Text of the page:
It means that no damages or action can be bought when the event that has happened unexpectedly and could not have been foreseen or prevented in time even with all the reasonable precautions.

In Stanely VS Powell the defendant and the plaintiff went to a pheasant shooting. The defendant fired at a pheasant but the bullet after getting reflected by an oak tree hit the plaintiff and he suffered serious injuries. The incident was considered an inevitable accident and the defendant was not liable in this case .

Act Of God:

The defences of Act of God is a somewhat significant variety of inevitable accidents but the key difference in both is that in Act of God natural forces depict a vital role. For example, storms, flood etc.

The essentials for this are:
  • Natural forces' working should be there.
  • There must be an extraordinary occurrence and not the one which could be anticipated and guarded against reasonably.

In the case of Nichols v/s Marsland the defendant created an artificial lake on his land by collecting water from natural streams. Once there was an extraordinary rainfall, heaviest in human memory. The embankments of the lake got destroyed and washed away all the four bridges belonging to the plaintiff. The court held that the defendants were not liable as the same was due to the Act of God .

Private Defence:

In order to protect oneself from any harm or danger, it permissible by law to use a reasonable or justifiable force against that harm or danger but certain essentials need to be fulfilled in order for the defence to be justifiable or reasonable:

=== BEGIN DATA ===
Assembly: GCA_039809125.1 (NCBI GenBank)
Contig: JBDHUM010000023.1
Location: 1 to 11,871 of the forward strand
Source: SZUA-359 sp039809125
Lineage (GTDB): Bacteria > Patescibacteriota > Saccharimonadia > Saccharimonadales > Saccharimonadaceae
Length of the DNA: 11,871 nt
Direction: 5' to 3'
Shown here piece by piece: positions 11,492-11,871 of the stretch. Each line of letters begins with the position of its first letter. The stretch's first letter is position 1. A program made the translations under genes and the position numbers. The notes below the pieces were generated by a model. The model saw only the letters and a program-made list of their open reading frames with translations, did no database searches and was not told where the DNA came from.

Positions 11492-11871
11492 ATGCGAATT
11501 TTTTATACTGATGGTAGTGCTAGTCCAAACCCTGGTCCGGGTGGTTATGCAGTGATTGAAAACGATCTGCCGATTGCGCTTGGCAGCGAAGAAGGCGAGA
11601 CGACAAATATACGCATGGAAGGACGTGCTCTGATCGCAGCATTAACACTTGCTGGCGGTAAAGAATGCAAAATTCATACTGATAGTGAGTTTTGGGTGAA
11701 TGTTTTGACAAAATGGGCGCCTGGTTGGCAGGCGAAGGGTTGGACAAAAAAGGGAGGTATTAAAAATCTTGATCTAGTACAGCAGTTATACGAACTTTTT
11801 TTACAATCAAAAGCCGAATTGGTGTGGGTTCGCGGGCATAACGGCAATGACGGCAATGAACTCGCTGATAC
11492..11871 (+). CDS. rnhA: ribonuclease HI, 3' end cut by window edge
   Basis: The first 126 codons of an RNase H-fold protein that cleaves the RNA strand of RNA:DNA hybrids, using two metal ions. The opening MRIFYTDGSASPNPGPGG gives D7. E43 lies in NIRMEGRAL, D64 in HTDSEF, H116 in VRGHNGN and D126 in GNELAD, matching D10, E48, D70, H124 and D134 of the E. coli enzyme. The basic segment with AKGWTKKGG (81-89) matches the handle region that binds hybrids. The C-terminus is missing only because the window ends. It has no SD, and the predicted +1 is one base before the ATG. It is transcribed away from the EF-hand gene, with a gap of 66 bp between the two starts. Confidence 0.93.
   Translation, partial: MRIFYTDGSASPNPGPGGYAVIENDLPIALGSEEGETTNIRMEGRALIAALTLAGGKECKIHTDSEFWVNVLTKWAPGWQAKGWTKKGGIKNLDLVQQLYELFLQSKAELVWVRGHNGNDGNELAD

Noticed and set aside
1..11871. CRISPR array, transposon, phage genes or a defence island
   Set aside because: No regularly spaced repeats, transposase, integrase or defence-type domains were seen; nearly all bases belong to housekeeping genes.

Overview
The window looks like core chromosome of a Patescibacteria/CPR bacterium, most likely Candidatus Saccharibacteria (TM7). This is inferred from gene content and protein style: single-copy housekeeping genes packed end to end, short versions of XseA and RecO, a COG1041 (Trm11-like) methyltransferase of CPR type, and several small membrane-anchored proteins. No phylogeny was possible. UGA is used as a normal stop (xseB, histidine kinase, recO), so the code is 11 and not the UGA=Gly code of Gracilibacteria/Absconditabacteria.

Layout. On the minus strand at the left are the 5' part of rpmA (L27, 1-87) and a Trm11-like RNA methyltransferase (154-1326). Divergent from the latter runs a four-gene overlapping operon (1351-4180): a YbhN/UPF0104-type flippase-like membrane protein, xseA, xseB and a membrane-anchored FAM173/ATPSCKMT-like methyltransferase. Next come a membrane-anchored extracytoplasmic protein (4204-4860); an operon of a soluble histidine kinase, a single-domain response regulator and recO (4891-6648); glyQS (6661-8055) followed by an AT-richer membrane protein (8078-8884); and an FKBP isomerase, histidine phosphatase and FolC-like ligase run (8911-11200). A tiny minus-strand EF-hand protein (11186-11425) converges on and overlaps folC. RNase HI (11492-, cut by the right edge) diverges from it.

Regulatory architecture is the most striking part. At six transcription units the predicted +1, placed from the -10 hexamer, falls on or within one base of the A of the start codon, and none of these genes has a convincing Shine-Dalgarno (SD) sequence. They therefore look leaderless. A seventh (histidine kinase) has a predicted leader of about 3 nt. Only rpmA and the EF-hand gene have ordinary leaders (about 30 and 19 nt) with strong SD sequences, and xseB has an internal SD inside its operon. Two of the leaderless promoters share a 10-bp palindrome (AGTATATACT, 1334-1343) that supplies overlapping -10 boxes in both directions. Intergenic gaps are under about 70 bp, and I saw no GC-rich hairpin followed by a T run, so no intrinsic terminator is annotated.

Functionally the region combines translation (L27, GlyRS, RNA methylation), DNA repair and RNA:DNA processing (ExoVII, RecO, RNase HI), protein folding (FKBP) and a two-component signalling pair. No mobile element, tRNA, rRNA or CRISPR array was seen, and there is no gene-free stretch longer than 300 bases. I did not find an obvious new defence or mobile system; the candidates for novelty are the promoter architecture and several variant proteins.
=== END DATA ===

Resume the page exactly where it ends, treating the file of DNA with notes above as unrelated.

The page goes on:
• The use of force is justified only for the purpose of self-defence
  • There should be an imminent threat to a person's life or property.
  • The force used must be reasonable and to repel an imminent danger.
  • For the protection of property also, the law has only allowed taking such measures which are necessary to prevent the danger.

In Bird v. Holbrook the defendant fixed up spring guns in his garden without displaying any notice regarding the same and the plaintiff who was a trespasser suffered injuries due to its automatic discharge. The court held that this act of the defendant is not justified and the plaintiff is entitled to get compensation for the injuries suffered by him.

Similarly, in Ramajuna Mudali v. M. Gangan a landowner i.e. the defendant had laid a network of live wires on his land. The plaintiff in order to reach his own land tried to cross his land at 10 p.m. He received a shock and sustained some serious injuries due to the live wire and there was no notice regarding it. The defendant was held liable in this case and the use of live wires is not justified in the case.


If an act is done and it causes harm but it is done in good faith in order to prevent harm, the person who does such an act is not liable. To abridge if an act is done intentionally in such a way so to prevent a greater threat, the person performing the act will not be liable.

For example, a doctor may perform a surgery in order to save a patient's life even though the patient may be unconscious. The doctor won't in any manner be held liable.

In the case of Kirk VS Gregory A's sister-in-law hid some jewellery after the death of A from the room where he was lying dead, thinking that to be a more safe place. The jewellery got stolen from there and a case was filed against A's sister-in-law for trespass to the jewellery. She was held liable for trespass as the step she took was unreasonable .

In the case of Leigh VS Gladstone it was held that the forcible feeding of a person who was hunger-striking in a prison served as a good defence for the tort of battery .